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Is Facebook Suffocating the Rest of Social Media?

Authors: Jay Baer Jay Baer
Posted Under: Social Media
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Forrester Research recently released a 2010 update to its Social Technographics® data that analyzes the social behaviors of global Internet users.

For the first time, the percentage of U.S. consumers engaged in certain social behaviors actually went down, not up. Is the bloom off the rose? Is this the long-promised social media backlash?

Overall, social media usage among U.S. adults with Internet access declined 1% from 82% to 81%. This is certainly not a statistically meaningful atrophy, but it paints a picture of a plateauing social Web, where the remaining holdouts are simply not going to jump on board. Forrester analyst Augie Ray made a case for this plateau on his blog recently.

Ten percent of the country doesn’t have cable or satellite TV, and six percent (under the age of 45) don’t have a cell phone. So, I don’t see a one percent decline in overall social media usage as alarming, but rather a signal that the social media “market” is officially mature, and the rampant growth of the past three years may be a thing of the past, like Paula Abdul’s career.

Social Behaviors Are Shifting

To me, the more disturbing findings are in the composition of social behaviors. The number of Creators (people that write blogs and upload video); Critics (people that review products and comment on blogs); Collectors (people that use RSS and social bookmarking sites), and Spectators (people that read blogs and watch videos) ALL went down by 1% to 5%. This means that the number of Americans engaged in just about every social media activity was reduced in the past year.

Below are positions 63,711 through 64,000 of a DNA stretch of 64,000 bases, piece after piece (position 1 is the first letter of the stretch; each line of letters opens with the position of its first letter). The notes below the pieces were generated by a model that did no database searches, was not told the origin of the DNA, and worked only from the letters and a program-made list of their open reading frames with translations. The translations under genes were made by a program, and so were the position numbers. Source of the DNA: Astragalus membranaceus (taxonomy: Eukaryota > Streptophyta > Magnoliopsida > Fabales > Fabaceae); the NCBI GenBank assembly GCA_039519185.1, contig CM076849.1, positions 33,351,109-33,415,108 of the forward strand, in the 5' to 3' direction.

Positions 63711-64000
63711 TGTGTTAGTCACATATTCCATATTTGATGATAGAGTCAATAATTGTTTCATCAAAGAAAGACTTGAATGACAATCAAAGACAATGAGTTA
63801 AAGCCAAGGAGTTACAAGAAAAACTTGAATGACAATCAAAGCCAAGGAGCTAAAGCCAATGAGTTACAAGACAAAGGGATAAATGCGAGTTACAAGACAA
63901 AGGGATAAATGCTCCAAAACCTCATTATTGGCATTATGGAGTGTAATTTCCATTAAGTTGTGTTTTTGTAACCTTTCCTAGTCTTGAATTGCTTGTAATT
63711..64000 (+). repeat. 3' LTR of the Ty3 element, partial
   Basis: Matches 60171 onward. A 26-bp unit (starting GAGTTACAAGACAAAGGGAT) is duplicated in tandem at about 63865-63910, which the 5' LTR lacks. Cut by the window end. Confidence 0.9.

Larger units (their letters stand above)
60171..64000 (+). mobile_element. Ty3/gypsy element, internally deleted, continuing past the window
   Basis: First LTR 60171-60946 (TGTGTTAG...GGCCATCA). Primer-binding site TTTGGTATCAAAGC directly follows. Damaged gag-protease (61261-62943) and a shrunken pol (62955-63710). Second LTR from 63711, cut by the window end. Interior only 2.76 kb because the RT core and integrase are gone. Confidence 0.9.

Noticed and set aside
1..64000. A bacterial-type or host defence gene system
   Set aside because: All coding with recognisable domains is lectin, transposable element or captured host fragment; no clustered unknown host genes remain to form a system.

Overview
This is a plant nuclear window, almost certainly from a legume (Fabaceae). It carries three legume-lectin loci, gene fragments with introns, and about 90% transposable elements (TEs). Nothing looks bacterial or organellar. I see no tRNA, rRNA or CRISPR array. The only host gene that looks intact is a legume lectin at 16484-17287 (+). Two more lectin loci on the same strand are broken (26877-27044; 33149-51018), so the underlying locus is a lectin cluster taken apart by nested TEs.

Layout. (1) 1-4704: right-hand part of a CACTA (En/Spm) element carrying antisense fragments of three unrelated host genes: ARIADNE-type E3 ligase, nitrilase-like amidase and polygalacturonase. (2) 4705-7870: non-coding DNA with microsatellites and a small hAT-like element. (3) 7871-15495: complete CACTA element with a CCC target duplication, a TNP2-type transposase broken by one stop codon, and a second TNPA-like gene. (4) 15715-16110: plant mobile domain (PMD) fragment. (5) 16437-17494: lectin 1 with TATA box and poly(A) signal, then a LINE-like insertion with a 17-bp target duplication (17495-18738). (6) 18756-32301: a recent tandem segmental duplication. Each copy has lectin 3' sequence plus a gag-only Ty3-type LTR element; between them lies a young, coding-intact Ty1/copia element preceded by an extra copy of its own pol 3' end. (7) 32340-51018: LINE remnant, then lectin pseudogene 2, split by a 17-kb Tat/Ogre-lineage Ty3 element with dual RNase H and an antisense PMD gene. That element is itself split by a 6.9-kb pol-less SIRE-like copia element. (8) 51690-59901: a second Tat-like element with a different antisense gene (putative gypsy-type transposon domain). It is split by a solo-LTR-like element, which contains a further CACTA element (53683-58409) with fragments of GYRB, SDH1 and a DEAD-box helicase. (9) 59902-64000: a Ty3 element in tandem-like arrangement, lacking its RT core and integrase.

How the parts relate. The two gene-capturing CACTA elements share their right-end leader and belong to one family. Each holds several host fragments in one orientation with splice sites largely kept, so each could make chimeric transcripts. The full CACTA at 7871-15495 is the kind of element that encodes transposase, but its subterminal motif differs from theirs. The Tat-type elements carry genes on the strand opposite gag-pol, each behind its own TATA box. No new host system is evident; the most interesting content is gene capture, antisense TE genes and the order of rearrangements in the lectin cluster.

Except for one activity.

The percentage of online Americans who are Joiners (members of a social network) increased from 51% to 59%, a huge change in comparison to the rest of the behaviors examined.

The fact that the number of social networkers (read: Facebook) is almost as large as the number of blog readers and video watchers (59% to 68%) is the most striking finding in this research.

Our love for virtual farming; the ability to keep in touch (somewhat) with an ever-broader circle of “friends”, and the allure of digital bumper sticking when we “like” brands is overwhelming our desire and ability to engage in other social behaviors.

Is Facebook Making Us Stupid?

Why read a blog, when we can look at the headline and first two sentences in a Facebook status update? Why watch videos on YouTube, when the best of them will inevitably be posted on Facebook? Why bother reviewing businesses at when you can just see which places your friends prefer based on their “likes” – or use of Facebook Places? Why use Digg or StumbleUpon or Delicious, when the people we care about already share with us the content they appreciate via status updates that include links?

Our Facebook addiction is threatening the core sociability and widespread content consumption, sharing, and curation behaviors that gave it succor in the early days.

Certainly, there are still PLENTY of people watching YouTube, reading blogs, and Digging their hearts out. But this trend of all social participation declining – except for one specific type – disturbs and frightens me.

How about you?

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